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Your guide to child support in the UK

Child maintenance was introduced as the ‘The Child Support Act 1991’ because the government were concerned that single parents were not being supported enough, often resulting in child poverty. The government felt that parents should be financially responsible for their children, so introduced the act so that maintenance payments could begin.

Where possible, parents are now responsible for making payments to support their children, rather than the single parent relying on financial support from the government.

Below, we’ve put together a child support guide to help you get a better understanding of some key points.

What is child support?

Child support, or child maintenance, means regular financial support that is paid by one parent to another. This payment is made as a contribution towards the child’s everyday living costs and covers children who are under the age of 16, or under the age of 20 provided they are in full time education.

How do I apply for child support?

You can apply for child support yourself or apply through the Child Maintenance Service (CMS). The CMS is a ‘statuary child maintenance service’, and they can work out how much child support you should receive, and they are also able to collect payments.

The CMS is a government run agency with no ties at all with the court system. If you fail to agree the level of child maintenance that is to be paid, then either parent can apply to the CMS and ask them to conduct an assessment.

Child support agreements

In the best-case scenario, both parents will be able to agree on the level of financial support that the parent with full time care should receive. When an agreement between each parent can be amicably agreed, this generally causes less animosity and can cover various scenarios and expenditure. Many parents often agree to share all expenses, such as clothing, childcare fees, school trips etc.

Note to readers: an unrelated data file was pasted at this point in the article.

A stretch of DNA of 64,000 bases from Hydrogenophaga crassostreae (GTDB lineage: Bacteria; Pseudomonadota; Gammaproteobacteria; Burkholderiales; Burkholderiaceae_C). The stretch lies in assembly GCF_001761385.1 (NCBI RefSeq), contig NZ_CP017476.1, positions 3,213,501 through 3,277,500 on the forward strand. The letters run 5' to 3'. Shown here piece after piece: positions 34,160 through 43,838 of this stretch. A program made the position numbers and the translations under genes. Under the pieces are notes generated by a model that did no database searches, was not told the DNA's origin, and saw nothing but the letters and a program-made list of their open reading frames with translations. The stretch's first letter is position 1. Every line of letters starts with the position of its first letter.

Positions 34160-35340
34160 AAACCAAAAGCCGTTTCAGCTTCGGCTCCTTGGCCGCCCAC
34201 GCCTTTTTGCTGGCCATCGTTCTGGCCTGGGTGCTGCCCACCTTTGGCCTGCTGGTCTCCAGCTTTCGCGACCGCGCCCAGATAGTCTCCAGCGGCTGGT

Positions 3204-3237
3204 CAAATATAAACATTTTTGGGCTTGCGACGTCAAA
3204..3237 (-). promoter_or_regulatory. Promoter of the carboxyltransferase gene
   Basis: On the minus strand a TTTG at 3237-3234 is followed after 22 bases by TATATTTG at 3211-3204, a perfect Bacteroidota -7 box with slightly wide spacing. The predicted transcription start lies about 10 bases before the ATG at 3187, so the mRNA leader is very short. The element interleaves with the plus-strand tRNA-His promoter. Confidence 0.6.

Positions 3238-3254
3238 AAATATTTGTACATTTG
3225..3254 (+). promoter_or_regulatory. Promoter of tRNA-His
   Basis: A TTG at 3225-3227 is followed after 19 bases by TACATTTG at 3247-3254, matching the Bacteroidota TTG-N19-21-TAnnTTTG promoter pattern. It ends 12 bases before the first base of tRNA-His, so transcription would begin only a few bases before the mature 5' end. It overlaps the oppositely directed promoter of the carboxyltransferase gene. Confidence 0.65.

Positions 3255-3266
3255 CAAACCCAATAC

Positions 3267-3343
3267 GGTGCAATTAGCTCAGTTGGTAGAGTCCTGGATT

If both parents agree on the amount of child support that should be received, then the level and frequency of payments can be recorded in a written document. If the agreement is more complex, or yearly increases are to be made, the document may need to be more thorough. The document does not have to be registered with the CMS, but if you have any queries regarding child maintenance it is worthwhile contacting the CMS to seek advice.

A child support agreement is most useful when both parents trust each other and are honest with their financial circumstances. However, it’s worth noting that a private agreement is not legally binding, so if one parent was to change their stance on the situation they will not be legally held to the terms of the agreement. In this case, it’s likely you’ll have to make an application to the CMS.

A court agreement is similar to a private agreement, however the agreement between each parent is recorded and approved by the court in the form of an order. This results in an agreement that is legally binding for at least 12 months. If one parent wishes to change the terms of the agreement, and the change cannot be agreed between each party, then either may apply to the CMS for a further assessment. This option is only available as part of a divorce or dissolution, and only by agreement.

Who pays child support?

The parent responsible for paying child support is the parent who doesn’t have day to day care of the child. It will be their responsibility to make child support payments to the parent who does have day to day care of the child.

There are 4 rates of child maintenance, and these rates are used with the paying parent’s financial income to calculate the weekly amount of child support that should be paid.

The government website offers a useful child maintenance calculator that you can use to estimate the amount of child maintenance that should be paid from one parent to another.

If you need guidance on any aspect of family law, or any of the other legal services that we offer here at Fonseca Law, then don’t hesitate to get in touch with us. Our expert legal team are on hand to offer the best advice possible. Call us today on 01495 303124, e-mail enquires@fonsecalaw.co.uk, or fill in our convenient online contact form.